A new outbreak that hit 83 people on the Crown Princess cruise ship linked to Norovirus

 A new outbreak of a gastrointestinal illness aboard a cruise ship may have been caused by the norovirus, the ship’s operator said Wednesday.

At least 66 passengers and 17 crew members came down with a quickly spreading digestive bug aboard the Crown Princess, said spokeswoman Karen Candy of Princess Cruises.

They have been isolated in their quarters, and the ship has implemented sanitation procedures developed in coordination with the Centers for Disease Control and Prevention to slow the disease’s spread.

The Crown Princess, which has room for more than 3,000 passengers, left Los Angeles on Saturday for a seven-day Pacific cruise.

sickonship_small A new outbreak that hit 83 people on the Crown Princess cruise ship linked to Norovirus

Though Princess Cruises believes norovirus is at the root of the outbreak, due to the quick increase in the cases of gastric ailment, Candy did not confirm it as the cause.

Norovirus is known for being readily contagious. It causes nausea, vomiting and diarrhea, and is believed to have infected passengers on a number of cruise ships in recent months.

In February, 114 passengers and 10 crew members took ill on the Holland America cruise ship ms Veendam during a week long voyage.

In January, more than 600 people on cruise ships sailing in the Caribbean fell ill from the virus, the CDC reported.

Norovirus infects many people on land, but health officials track it on cruise ships, leading to more frequent reporting of cases, the CDC said.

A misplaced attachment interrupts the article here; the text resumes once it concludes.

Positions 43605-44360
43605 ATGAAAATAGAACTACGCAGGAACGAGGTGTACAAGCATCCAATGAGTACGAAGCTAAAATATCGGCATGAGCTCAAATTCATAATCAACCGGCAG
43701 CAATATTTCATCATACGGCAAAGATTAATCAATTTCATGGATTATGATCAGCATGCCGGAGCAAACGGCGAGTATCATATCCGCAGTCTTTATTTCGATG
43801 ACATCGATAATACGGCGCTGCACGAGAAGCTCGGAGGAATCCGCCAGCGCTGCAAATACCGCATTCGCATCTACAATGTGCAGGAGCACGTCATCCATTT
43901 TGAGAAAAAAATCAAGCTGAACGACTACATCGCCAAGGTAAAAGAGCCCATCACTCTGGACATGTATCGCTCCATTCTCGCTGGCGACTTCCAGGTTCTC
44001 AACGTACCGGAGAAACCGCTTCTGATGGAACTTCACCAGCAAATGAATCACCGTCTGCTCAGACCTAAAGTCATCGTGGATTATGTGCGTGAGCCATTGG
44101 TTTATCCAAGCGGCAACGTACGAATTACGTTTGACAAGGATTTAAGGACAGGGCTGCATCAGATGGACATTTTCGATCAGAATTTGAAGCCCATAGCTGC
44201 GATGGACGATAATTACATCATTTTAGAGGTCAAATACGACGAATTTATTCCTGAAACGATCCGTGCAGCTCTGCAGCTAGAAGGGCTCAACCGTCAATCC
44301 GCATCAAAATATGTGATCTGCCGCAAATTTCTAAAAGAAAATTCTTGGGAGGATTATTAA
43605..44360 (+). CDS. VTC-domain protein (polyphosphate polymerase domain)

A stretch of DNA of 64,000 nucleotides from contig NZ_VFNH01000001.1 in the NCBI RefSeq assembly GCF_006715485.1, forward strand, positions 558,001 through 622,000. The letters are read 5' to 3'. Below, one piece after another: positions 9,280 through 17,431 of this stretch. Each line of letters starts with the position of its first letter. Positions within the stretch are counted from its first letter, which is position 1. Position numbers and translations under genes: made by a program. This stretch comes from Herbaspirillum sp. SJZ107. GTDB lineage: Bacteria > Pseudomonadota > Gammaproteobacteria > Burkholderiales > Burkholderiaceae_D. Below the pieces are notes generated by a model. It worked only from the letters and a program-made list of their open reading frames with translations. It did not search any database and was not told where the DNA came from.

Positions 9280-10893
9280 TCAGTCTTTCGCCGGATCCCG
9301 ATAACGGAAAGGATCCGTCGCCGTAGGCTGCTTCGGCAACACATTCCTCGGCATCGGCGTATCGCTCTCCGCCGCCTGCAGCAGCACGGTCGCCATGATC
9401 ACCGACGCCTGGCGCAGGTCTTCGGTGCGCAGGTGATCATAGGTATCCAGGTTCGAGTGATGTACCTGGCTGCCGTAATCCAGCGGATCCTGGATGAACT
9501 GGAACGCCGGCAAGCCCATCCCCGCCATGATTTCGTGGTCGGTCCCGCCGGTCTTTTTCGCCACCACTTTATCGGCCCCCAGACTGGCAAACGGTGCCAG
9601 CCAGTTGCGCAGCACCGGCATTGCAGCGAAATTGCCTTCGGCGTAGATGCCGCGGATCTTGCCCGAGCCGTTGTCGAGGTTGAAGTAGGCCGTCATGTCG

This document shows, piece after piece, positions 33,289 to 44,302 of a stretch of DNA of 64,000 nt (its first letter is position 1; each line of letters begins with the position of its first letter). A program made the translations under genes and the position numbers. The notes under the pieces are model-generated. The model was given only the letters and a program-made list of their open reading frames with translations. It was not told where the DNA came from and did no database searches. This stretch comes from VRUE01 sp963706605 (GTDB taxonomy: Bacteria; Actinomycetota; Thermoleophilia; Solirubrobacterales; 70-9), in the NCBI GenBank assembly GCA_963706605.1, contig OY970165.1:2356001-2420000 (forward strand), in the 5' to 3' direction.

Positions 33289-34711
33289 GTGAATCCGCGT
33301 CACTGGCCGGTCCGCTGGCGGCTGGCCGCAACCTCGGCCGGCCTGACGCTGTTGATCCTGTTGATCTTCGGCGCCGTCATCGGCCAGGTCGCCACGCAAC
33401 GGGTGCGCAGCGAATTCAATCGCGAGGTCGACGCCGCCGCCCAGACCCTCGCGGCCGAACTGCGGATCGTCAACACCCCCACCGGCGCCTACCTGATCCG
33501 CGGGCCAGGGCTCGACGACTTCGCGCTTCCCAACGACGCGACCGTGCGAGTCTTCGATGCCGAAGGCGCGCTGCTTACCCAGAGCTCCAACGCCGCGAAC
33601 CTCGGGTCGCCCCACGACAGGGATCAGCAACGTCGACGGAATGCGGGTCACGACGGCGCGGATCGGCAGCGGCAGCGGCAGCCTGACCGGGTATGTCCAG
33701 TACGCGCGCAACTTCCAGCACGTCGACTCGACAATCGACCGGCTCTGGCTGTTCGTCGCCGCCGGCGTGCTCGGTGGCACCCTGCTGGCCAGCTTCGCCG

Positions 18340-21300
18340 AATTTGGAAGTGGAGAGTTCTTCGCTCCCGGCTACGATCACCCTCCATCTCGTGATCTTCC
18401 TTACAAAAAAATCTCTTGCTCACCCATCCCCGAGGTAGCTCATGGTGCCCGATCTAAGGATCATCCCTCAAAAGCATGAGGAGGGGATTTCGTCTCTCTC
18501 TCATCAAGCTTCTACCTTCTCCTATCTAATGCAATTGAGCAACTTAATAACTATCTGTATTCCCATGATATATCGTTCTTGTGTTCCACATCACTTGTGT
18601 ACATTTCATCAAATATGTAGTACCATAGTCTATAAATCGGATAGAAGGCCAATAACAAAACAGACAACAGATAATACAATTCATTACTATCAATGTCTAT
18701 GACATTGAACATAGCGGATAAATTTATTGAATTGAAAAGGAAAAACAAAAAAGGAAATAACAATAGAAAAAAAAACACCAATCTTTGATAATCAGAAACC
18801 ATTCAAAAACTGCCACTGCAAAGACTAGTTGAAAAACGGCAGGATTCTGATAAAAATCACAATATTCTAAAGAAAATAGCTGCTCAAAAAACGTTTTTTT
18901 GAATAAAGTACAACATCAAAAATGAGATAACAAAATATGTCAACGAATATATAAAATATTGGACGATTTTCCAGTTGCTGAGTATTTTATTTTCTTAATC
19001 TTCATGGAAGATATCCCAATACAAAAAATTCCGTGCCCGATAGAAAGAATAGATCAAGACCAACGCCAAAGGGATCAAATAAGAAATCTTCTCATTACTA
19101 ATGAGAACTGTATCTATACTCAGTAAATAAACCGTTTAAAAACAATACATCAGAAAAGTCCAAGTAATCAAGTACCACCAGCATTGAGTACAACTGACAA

It is passed in person-to-person contact and can spread more easily in closed quarters.

Norovirus infection can cause the sudden onset of severe vomiting and diarrhea. The virus is highly contagious and commonly spread through food or water that is contaminated by fecal matter during preparation. You can also be infected through close contact with an infected person.

Diarrhea, abdominal pain and vomiting typically begin 24 to 48 hours after exposure. Norovirus symptoms last one to three days, and most people recover completely without treatment. However, for some people — especially infants, older adults and people with underlying disease — vomiting and diarrhea can be severely dehydrating and require medical attention.

Norovirus infection occurs most frequently in closed and crowded environments such as hospitals, nursing homes, schools and cruise ships.

Signs and symptoms of norovirus infection include:

  • Nausea
  • Vomiting
  • Abdominal pain or cramps
  • Watery or loose diarrhea
  • Malaise
  • Low-grade fever
  • Muscle pain

Signs and symptoms usually begin 24 to 48 hours after first exposure to the virus, and last one to three days. You may continue to shed virus in your feces for up to three days after recovery.

Some people with norovirus infection may show no signs or symptoms. However, they are still contagious and can spread the virus to others.

When to see a doctor

Seek medical attention if you develop diarrhea that doesn’t go away within several days. Also call your doctor if you experience severe vomiting, bloody stools, abdominal pain or dehydration.